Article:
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  10. I would prefer it if WordPress allowed more design customization on your main page rather than just blog posts. There were a couple themes I would have liked to use but didn’t due to the navigation bar being at a place that I didn’t like or the banner being weird.

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  11. Hello. Thanks for sharing your experience. I had been playing with the block editor while it was a plugin to get used to it a little, and now that it’s in the core with WordPress 5.0, I’m going to try to use it exclusively. The update went well for me; but I have very few plugins and knew my theme had been tested with the new version. Plugin and theme conflicts seem to be behind many of the problems I see reported on the WordPress.org forums; that, and people having trouble figuring out how to do things the did in the past, like publicize to social networks, add links, and the best way to handle images.

    You may already know this, but there is a Classic Block with the new editor, that pretty closely emulates what you could do with the classic editor but within a post containing Gutenberg blocks. This has helped me make the transition: putting a Classic Block in the post for some things, but experimenting with other blocks to try out the new capabilities. I’ll still be creating image galleries using this Classic Block because the slideshow carousels I like to put in my posts aren’t yet fully supported in Gutenberg.

    You can also create content in the Classic Block, then convert it. I can type several paragraphs in the Classic Block, for example, then select “Convert to blocks” and Gutenberg will recreate the content as individual paragraph blocks. I have only tried it with paragraphs and images, but you may be able to take advantage of it as you work through fixing your posts.

    Good luck, and bye for now!

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    1. Great to hear the update went well for you. Always nice to hear good experiences. Plugins do seem to be the most troublesome issue with the 5.0 update. Not entirely unexpected, heh.

      I have tried the classic editor. In all truth, using plugins and forks to hold onto the past usually just means you have to adapt anyways at a later date. Jump into the new editor with both feet and get learning it as soon as possible I say.

      One of the other common issues I have is some basic HTML markdown doesn’t work. Be it in HTML blocks, converted blocks or classic adapted to 5.0. Inline images for me is a big deal. That’s one of the things I need to go back and edit every post on my site for.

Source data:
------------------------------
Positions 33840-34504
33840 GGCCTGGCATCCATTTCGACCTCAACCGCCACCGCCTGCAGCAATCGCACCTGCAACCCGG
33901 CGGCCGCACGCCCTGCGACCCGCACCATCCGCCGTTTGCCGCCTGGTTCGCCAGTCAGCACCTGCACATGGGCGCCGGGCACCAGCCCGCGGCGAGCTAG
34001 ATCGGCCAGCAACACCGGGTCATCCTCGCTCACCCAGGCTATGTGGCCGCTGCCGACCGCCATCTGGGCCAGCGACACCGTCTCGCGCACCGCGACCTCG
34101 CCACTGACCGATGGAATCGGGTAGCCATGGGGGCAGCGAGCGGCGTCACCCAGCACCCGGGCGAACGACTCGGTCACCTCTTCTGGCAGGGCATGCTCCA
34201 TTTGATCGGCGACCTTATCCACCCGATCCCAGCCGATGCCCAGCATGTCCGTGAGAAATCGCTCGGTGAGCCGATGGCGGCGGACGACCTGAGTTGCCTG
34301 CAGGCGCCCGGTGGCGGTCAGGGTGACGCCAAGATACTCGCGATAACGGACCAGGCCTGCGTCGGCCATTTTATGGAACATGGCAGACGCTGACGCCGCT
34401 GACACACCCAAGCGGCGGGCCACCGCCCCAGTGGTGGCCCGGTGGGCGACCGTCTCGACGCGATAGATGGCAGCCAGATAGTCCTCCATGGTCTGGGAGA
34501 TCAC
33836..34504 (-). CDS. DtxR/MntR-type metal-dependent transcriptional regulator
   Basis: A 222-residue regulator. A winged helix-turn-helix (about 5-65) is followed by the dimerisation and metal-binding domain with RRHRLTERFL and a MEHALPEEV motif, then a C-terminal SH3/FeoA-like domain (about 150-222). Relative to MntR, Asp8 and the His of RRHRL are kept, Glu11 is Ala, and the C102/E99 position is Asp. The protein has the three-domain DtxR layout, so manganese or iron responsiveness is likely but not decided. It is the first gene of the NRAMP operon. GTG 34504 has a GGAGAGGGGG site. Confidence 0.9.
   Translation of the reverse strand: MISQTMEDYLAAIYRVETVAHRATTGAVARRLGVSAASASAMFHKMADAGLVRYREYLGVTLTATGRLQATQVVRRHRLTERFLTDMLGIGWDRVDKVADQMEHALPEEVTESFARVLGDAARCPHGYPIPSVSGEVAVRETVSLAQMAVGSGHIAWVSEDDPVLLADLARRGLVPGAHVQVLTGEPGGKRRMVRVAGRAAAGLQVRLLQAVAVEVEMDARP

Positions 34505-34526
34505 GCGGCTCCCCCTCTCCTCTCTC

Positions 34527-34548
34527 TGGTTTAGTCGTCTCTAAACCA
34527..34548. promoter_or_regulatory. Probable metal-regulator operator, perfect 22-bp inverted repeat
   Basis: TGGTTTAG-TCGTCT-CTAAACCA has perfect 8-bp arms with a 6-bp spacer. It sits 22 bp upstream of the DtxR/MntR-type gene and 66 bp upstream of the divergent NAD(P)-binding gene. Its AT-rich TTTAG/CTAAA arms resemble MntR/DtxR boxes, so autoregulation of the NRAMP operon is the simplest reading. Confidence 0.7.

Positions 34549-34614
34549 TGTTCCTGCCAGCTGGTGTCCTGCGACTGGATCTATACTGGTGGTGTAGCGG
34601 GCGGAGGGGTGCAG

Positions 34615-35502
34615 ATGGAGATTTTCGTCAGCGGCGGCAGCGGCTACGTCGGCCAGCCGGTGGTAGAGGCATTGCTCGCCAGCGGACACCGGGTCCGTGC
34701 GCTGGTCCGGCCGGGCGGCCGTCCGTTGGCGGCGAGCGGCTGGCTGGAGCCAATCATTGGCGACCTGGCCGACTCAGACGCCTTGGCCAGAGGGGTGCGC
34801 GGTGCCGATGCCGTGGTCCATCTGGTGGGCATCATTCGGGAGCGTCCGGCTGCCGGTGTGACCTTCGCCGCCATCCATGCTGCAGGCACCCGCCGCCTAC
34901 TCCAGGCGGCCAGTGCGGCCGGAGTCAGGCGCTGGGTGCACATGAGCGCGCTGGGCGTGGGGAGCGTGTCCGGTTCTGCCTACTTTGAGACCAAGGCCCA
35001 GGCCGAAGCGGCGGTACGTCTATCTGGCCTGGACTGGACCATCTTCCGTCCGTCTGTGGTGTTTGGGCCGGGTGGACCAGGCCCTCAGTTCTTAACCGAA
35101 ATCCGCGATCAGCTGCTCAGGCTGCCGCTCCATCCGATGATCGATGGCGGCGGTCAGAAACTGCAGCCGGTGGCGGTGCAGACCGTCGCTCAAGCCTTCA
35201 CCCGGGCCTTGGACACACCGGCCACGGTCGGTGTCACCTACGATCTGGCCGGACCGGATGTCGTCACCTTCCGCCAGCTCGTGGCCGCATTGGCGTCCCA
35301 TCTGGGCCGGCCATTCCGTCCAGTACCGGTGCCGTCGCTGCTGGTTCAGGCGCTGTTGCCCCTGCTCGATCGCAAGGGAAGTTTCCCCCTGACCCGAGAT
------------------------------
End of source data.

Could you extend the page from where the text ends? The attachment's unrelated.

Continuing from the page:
I’ll get there with it. Hopefully before Crimbo. Cheers, Dale, and thank you!

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  12. I left Squarespace for one reason: WordPress was where the people were, and we still are! I hope for the best of both worlds: an easier ride with Gutenberg for new bloggers, and friends who push through the change. I really like the tone of your post, which is true to the WordPress spirit — accepting.

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    1. Cheers, Rachel. I agree WordPress is where the people are compared to Wix, Squarespace and Weebly. They’re more page builders than communities. Would say people are also on Medium.com. It’s a fab writing and blogging community. And yep, if people could stay positive, both in themselves and to others, life would be a lot nicer!

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  13. I actually enjoy the new editor. At first, I was iffy but because I use an email service, I am familiar with it. I have had a premium plan with WordPress, not this site, and plan to go self-hosted in the future. Is WordPress really difficult because I have no knowledge of html or css but I do want a nice website without hiring someone?

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    1. Hmm, I would say WordPress pre-5.0/Gutenberg was unfriendly. As for setting up on self-hosting, it’s really easy. Look out for a host that has Softaculous. It’s a server-side product that allows you to install WordPress in a couple of clicks. Not the best of videos, but it’s a good guide for how simple it is to do: https://www.youtube.com/watch?v=WlfpQ6hud7c

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  14. My issue was copy and paste. I used to copy something and add it to my site rather easily. Now it doesn’t seem to work as well. Lots of work to make it look good when pasting into my blog was once pretty easy to do. I also don’t care for change, but I don’t mind to adapt if it seems like that adaption is worth my time and effort. Maybe I can make it work if I try it some more.

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    1. Also a problem of mine, Anthony. I have to change my HTML copy/paste template going forward because 5.0 won’t accept my inline images in HTML form. They have to be made with the Gutenberg plugin. Sigh. It ws all so easy haha.

      You know, I would recommend Medium.com to you. It’s got a stella community and is far ore focussed just on the writing than WordPress is. Give it a nosey.

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  15. I answered my own question by just reading further! hahaha! You will get it done! Just work at it a little at a time and it will be finished in no time. I myself need to go through my site and fix some things cough and I did try the new editor I am just old and stuck in old ways. I am having to relearn a lot of things for new programs so might as well add wordpress to the list.